Portrait of an Artist and Alumnae  

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The journey from concept to canvas featured many strokes. And a few twists and turns. 
Doris Rose likely wouldn’t have wanted it any other way. 

“Creating this painting has reconnected me with the BVG community,” says the Class of 2009 graduate. “Collaborating with staff and the alumni team has been a wonderful experience!” 

An accomplished figurative oil painter, Doris was chosen to paint a portrait of Eileen Daunt, former Head of School at Bayview Glen, who retired in August 2022, after more than 45 years at the school, as a teacher and administrator. 

Rose, Doris. Painting resized

“My goal was to put the viewer in the shoes of a student meeting Mrs. Daunt in the stairwell – something I experienced myself as a student – capturing that warm smile and direct gaze,” says Doris.  “Looking down on the subject is unusual, especially a leader, but in many ways, I think this suits her character and the way she puts students first.  She is so interwoven with the fabric and growth of the school that it made sense to paint her in it — in the Crystal Staircase,” she says, referring to the main staircase in the Lower School building.

As an artist, whose style ranges from expressionism to realism, Doris had to navigate several obstacles from conception through the creation process. 

“One of the main challenges was working from a low-resolution photo with backlit lighting,” she says. “Mrs. Daunt’s face was lit from behind, so I had to lighten the face and add detail using my imagination and knowledge of Mrs. Daunt.” 

That deeper understanding of her subject was an added dimension that Doris relied on repeatedly throughout the creative process.  

“As an artist, it’s rare to receive a commission to paint someone who means so much to you personally,” continues Doris. “Mrs. Daunt has truly been one of the most important influences in my life. Creating this painting gave me a way to express some of my love and respect for her and contribute to the celebration of her retirement.” 

Doris’ ‘labour of love’ would stretch her even further.  

“Once ready to paint, I first tested the composition and the surface material by painting a mini 9×12 version,” she says. “Then I started on the main painting with a charcoal under-drawing, followed by the first pass of paint to block everything in. The next few months were spent building layers of colour and refining details.” 

Painstaking precision against a backdrop of multiple timelines. 

“There were a few moments when I worried that I wouldn’t be able to work through these challenges for the deadline, so I’m glad I trusted that I’d eventually resolve the issues and capture the essence I was striving for in Mrs. Daunt’s expression.”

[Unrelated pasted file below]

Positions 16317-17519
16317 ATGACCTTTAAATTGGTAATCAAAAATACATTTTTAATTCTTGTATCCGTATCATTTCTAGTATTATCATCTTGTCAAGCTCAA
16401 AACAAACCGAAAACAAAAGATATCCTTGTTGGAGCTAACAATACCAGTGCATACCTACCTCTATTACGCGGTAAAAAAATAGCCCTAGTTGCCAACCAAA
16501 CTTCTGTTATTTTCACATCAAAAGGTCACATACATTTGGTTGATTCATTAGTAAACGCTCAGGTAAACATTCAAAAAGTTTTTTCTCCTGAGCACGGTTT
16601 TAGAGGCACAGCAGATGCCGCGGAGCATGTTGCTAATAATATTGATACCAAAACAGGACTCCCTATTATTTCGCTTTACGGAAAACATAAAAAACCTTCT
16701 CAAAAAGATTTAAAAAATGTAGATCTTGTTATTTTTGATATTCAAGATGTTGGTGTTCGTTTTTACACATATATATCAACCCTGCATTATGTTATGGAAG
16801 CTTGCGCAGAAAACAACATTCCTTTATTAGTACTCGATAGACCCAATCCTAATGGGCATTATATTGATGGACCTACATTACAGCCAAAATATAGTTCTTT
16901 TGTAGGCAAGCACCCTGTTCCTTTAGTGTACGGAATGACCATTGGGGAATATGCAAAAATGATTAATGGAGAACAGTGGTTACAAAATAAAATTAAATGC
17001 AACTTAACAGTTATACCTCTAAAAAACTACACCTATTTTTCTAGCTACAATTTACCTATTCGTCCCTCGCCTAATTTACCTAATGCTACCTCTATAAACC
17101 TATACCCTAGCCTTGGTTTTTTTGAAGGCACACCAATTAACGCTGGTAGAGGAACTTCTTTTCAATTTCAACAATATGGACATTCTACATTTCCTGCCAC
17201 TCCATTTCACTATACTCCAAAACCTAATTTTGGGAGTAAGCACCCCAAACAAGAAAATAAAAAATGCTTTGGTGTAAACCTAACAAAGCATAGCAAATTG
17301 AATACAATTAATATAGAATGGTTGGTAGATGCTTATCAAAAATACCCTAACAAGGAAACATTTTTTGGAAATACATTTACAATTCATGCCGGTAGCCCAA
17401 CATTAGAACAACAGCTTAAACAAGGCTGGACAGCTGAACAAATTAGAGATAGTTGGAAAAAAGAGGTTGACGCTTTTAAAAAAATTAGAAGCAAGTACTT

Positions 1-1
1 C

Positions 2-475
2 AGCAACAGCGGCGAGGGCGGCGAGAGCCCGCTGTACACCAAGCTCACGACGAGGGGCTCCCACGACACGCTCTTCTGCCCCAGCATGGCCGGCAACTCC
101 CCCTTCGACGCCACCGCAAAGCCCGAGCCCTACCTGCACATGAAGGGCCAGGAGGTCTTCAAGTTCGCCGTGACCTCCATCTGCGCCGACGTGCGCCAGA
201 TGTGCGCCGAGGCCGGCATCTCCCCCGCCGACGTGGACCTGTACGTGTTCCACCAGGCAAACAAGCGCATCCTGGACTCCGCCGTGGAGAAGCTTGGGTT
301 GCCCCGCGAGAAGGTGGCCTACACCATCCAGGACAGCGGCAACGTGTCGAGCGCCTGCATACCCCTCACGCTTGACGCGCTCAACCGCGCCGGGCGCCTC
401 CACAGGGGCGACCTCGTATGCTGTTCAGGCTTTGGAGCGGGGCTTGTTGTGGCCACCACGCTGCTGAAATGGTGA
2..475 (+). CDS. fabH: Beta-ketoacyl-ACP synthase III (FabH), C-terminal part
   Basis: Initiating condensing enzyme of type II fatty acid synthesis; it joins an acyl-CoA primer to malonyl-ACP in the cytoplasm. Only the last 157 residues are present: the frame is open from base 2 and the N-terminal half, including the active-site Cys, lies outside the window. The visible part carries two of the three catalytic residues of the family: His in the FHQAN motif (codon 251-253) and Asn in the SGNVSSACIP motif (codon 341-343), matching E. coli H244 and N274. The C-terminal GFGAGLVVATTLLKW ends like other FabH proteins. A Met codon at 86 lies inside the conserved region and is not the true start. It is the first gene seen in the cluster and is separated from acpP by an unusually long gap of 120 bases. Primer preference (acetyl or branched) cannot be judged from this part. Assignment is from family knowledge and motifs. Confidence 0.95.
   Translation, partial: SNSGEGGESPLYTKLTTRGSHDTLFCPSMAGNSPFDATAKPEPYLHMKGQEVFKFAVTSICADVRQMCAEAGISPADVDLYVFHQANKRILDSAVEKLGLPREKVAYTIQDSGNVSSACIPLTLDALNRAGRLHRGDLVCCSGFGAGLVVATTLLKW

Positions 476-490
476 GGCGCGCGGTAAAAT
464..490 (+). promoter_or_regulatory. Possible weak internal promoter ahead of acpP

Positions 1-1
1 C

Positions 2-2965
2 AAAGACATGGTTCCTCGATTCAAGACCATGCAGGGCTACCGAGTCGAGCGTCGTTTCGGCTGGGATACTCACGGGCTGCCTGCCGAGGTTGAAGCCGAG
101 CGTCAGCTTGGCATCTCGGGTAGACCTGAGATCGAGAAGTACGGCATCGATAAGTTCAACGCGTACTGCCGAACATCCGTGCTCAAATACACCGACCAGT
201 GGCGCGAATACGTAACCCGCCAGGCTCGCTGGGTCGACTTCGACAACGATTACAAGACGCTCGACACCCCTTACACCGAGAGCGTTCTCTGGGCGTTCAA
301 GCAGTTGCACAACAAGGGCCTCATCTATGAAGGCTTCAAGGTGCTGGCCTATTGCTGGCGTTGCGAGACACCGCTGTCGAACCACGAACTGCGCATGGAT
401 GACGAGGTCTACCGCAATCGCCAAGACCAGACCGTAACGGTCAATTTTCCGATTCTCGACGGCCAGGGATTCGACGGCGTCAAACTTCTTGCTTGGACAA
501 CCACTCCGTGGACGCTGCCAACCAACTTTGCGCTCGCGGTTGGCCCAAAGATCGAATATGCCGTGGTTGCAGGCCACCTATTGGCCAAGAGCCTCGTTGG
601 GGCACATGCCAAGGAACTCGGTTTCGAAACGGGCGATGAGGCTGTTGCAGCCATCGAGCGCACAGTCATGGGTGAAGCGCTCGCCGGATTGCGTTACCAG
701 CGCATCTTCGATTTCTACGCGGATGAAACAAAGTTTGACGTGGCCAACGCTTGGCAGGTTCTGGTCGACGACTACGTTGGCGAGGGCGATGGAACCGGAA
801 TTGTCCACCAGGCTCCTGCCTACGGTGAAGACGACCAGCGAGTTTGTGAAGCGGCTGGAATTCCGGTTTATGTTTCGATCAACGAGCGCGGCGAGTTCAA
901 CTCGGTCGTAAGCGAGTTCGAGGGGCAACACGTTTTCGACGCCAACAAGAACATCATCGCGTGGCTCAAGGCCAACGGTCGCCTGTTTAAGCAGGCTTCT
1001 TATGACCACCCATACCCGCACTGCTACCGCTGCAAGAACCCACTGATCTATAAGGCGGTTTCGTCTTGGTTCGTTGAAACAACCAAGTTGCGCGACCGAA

The portrait was turned into a photo in April 2022, before gracing the cover of ‘A Heartfelt Journey’, a commemorative magazine highlighting Mrs. Daunt’s history at Bayview Glen — in August 2022. 

For Doris, whose hallmark is the use of classical techniques in her art, the work was still far from complete.

Doris Rose ‘09 (middle) pictured with Carol-Anne Ruscica, BVG Advancement and Stephanie Hulan, Visual Arts teacher, hand-delivered the finished portrait to the school.

It would take several more months — until March 2023 — for the final artistic touch to leave its mark. 

“Oil paintings take six months to dry completely as they cure through a chemical process when exposed to oxygen, unlike other paints that dry through evaporation,” explains Doris. “I had to wait another six months for it to fully dry before varnishing and delivering it!” 

All told, painting Mrs. Daunt’s portrait was an 18-month journey for the artist, who personally delivered the final product to her alma mater in March.  

“Bayview Glen has had a huge impact on me,” she says. “The school’s focus on individual mentorship and support meant I learned to take charge of my own learning and work ethic to get the best out of future environments. BVG’s emphasis on empathy, creativity, critical thinking, and community-building has helped me develop strong relationships with others and a deep understanding of different perspectives which are invaluable skills for me as an artist.” 

The portrait will grace the walls of the school in the coming months, as a permanent, tangible tribute to Mrs. Daunt’s legacy. 

And for the artist, the personal impact of her subject will continue to remain firmly etched. 

“My own memories of Mrs. Daunt are ones where she removed barriers around me, making room so that I could get to where I wanted to go, and encouraging me to develop the confidence needed to get there,” recounts Doris. “School can be tough, but Mrs. Daunt was a supportive force for good in my life, and I will always be thankful for that.”